It’s a short Substack this week. I’ve been a little under the weather, a phrase I rarely use, but I enjoy. What other option is there but to be under the weather, whatever the weather may be?
Anyway… you may have noticed my tendency to interrupt myself; and then to notice my interruptions; and then to offer a little analysis. For those who like it, hallo; for those who don’t, hallo to you, too.
The brilliant British poet Patience Agbabi said, “I write because my ink must flow like blood. The written must be spoken.” I think about this often, and especially this week when so many words about politics overlap with words about earthquakes and war in the news headlines.
She’s echoing the questions of many writers who wonder what the purpose of language is, especially in the face of human aggression. Does language feel like decoration on top of events that are catastrophic? I understand when people feel like language is empty.
What moves me when I read Patience Agbabi’s words is the link between ink and blood; between what is thought and what is said; between language and living. They’re all combined. In this sentence — and for me, it feels like a sentence to live by — the evidence of language’s necessity is found in the enactment of it through preserving life.
I gave a talk at the US Institute of Peace last weekend alongside investigative journalist Amanda Ripley, looking at the poetry of war and conflict, and used Patience’s words to hold it together. For years I’d read, write, and edit poems for a few hours in the morning before going to work in conflict mediation. Jokes abounded: the flowery language of poetry with the brutal language of conflict. But flowers bloom in fields of war, and where would we be without growing things? Language, for me, is about what can be used to remind us of what is most essential, and therefore remind us of what we do, and what quality of blood flow it is that we ensure in our common life.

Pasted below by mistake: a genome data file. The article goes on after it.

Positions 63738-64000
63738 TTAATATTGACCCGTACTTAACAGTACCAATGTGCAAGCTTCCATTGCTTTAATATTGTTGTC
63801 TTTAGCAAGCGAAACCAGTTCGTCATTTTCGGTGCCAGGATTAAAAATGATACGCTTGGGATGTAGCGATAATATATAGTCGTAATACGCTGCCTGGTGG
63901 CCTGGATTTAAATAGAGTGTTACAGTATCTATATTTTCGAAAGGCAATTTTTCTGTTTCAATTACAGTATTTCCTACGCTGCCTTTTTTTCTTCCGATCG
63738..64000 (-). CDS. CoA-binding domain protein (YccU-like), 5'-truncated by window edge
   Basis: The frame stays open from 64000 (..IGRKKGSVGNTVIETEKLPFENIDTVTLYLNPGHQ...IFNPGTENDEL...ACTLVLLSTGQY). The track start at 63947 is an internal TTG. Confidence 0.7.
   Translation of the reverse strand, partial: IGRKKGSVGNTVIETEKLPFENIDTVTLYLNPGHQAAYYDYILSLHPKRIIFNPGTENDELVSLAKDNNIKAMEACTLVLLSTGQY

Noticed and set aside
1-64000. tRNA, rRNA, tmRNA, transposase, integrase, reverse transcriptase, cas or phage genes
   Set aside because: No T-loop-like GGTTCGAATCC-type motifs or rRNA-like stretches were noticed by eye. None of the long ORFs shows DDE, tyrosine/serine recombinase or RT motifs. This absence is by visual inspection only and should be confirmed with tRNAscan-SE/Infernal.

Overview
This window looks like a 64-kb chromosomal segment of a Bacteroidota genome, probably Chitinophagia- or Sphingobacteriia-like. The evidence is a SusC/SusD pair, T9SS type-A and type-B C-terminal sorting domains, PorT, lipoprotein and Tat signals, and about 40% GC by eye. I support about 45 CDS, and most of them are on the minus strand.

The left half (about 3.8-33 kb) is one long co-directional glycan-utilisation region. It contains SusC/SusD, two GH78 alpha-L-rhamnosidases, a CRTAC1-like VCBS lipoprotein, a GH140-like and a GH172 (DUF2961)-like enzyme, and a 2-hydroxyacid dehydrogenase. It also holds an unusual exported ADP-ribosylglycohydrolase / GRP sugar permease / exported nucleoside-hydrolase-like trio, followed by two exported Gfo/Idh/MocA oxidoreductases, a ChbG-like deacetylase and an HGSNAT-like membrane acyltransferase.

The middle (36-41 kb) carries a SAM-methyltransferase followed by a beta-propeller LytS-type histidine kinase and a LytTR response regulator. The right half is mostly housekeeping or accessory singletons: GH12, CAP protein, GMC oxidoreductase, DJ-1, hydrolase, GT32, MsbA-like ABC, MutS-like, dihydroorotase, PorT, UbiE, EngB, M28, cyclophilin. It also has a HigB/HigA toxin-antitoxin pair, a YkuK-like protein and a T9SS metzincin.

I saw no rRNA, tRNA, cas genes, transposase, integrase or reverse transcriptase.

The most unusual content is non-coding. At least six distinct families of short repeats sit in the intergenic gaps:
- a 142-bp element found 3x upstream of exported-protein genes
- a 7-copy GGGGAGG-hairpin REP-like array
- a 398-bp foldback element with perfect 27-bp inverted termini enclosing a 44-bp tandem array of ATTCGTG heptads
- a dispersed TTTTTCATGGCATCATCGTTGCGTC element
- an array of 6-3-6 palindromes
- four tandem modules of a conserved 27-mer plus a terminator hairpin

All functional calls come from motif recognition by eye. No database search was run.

I do not look to poetry to gather easy hope. I look to poetry to deepen courage, resolve, and commitment to the language that might save us by changing us. I know you do, too: I read your comments every week, and am moved by them.
So the question for this week is:
What’s a sentence that changed you? What did you hear? And what did you do?
For these small poems of response, and for all the ways you work in the world, thank you friends.
PS – In a wonderful moment of synchronicity, we just released Krista’s conversation with Amanda Ripley, recorded last month as an episode for our new season of On Being.
Poetry in the World
I have two poetry readings coming up in — both in the US, while I’m here for a stretch — and I’d love to meet you there if you’re in the area.
Abingdon Friends School
Thursday, February 16, 7pm ET
I’ll be spending the day with the AFS community and leading a workshop with some of the students as part of their Mary Lynn Ellis Poetry Program. There’ll be a reading and lecture that evening, open to the public, with $15 admission.
Kent State University
Tuesday, February 21, 7pm ET
UPDATE from KSU following Feb 12 posting:
Due to an overwhelming response, we have changed the location of Pádraig Ó Tuama’s reading on Tuesday, February 21.
The reading will be in the Michael Schwartz Center at Kent State:
800 E. Summit Street, Kent, OH 44242
Parking is available in the Kent State Student Center parking lot (1075 Risman Dr., Kent, OH).
Pádraig will offer two workshops that week, both free, with space limited. We invite you to sign up for one (either Feb 21 or Feb 23) by Feb 16: register here.
“I read and walked for miles at night along the beach, writing bad blank verse and searching endlessly for someone wonderful who would step out of the darkness and change my life. It never crossed my mind that that person could be me.” -Anna Quindlen
I heard: This is up to you
I did: Stop drinking
Here and clear for 8 1/2 years❤️.
Feel better and eat some soup, Padraig!
Whoever you are, no matter how lonely,
the world offers itself to your imagination,
calls to you like the wild geese, harsh and exciting -
over and over announcing your place
in the family of things.
This section from Mary Oliver's poem Wild Geese has comforted me in times of extreme loneliness, and still does. Sometimes it can feel like loneliness is unbearable, and you can't possibly keep living in such a state, but knowing that you belong to the world and can go out and be in it gives me strength. I don't doubt that this poem has saved lives.